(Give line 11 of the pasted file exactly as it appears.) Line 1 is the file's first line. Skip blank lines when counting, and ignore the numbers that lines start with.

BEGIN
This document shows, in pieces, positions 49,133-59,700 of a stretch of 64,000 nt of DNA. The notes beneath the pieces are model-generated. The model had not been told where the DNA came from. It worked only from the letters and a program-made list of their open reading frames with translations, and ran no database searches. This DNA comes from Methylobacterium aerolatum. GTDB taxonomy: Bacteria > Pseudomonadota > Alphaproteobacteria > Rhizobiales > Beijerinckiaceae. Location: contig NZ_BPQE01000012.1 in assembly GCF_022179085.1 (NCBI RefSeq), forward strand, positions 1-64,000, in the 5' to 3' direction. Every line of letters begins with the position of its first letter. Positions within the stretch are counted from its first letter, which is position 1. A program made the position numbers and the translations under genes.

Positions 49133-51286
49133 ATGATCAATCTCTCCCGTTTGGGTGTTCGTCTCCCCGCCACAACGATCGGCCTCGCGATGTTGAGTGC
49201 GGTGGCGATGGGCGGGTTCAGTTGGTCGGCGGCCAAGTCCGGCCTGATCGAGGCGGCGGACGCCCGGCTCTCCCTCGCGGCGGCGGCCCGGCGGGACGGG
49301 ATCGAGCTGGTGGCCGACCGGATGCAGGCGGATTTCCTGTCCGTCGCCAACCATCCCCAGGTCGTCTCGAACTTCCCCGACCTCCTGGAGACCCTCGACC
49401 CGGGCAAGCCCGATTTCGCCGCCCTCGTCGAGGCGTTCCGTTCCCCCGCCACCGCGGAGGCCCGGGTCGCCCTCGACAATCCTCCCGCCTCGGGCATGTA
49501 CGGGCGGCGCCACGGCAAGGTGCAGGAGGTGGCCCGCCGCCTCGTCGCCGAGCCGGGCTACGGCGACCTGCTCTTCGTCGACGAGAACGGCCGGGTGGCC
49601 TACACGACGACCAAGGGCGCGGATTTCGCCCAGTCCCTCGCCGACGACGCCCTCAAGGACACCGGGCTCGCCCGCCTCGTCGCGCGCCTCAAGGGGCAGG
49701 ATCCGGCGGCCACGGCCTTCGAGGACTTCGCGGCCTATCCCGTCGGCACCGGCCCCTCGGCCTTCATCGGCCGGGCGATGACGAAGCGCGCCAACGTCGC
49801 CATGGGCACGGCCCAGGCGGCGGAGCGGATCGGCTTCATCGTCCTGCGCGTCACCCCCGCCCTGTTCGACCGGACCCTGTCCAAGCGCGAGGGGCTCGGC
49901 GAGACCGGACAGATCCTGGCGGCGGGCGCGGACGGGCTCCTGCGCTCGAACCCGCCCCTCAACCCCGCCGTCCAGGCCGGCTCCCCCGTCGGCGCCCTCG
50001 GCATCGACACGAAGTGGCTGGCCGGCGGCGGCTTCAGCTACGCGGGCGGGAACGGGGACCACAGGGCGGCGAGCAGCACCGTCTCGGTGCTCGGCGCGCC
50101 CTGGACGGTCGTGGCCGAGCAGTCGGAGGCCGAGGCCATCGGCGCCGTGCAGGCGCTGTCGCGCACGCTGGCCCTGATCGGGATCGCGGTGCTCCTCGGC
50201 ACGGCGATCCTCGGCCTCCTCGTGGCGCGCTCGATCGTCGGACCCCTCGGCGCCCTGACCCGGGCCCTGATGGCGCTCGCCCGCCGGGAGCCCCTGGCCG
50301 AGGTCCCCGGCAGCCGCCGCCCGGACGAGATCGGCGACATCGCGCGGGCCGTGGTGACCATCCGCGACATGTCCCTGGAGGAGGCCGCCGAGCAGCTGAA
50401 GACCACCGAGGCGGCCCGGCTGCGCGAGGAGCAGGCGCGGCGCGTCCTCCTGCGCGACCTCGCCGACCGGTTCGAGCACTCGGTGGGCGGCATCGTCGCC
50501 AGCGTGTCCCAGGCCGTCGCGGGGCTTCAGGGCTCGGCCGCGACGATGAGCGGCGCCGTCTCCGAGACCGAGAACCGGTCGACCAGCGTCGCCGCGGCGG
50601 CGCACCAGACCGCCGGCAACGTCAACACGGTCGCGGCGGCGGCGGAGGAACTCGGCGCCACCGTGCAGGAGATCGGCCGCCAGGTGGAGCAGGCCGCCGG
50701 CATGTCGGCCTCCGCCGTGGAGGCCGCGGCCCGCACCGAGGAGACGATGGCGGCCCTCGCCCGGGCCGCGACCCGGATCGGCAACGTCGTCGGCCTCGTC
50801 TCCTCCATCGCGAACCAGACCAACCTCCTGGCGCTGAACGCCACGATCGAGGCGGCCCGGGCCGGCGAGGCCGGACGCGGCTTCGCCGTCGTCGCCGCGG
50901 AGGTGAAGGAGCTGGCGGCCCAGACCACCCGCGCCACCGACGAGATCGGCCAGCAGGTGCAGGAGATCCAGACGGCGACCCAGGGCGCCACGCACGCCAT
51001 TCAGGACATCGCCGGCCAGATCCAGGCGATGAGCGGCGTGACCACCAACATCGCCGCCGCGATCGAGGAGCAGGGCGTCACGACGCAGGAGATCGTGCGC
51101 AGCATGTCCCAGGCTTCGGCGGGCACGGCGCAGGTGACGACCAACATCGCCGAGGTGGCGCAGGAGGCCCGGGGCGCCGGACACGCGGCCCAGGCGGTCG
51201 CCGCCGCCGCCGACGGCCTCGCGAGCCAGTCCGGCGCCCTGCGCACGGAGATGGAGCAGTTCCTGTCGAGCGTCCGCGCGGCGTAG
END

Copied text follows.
49901 GAGACCGGACAGATCCTGGCGGCGGGCGCGGACGGGCTCCTGCGCTCGAACCCGCCCCTCAACCCCGCCGTCCAGGCCGGCTCCCCCGTCGGCGCCCTCG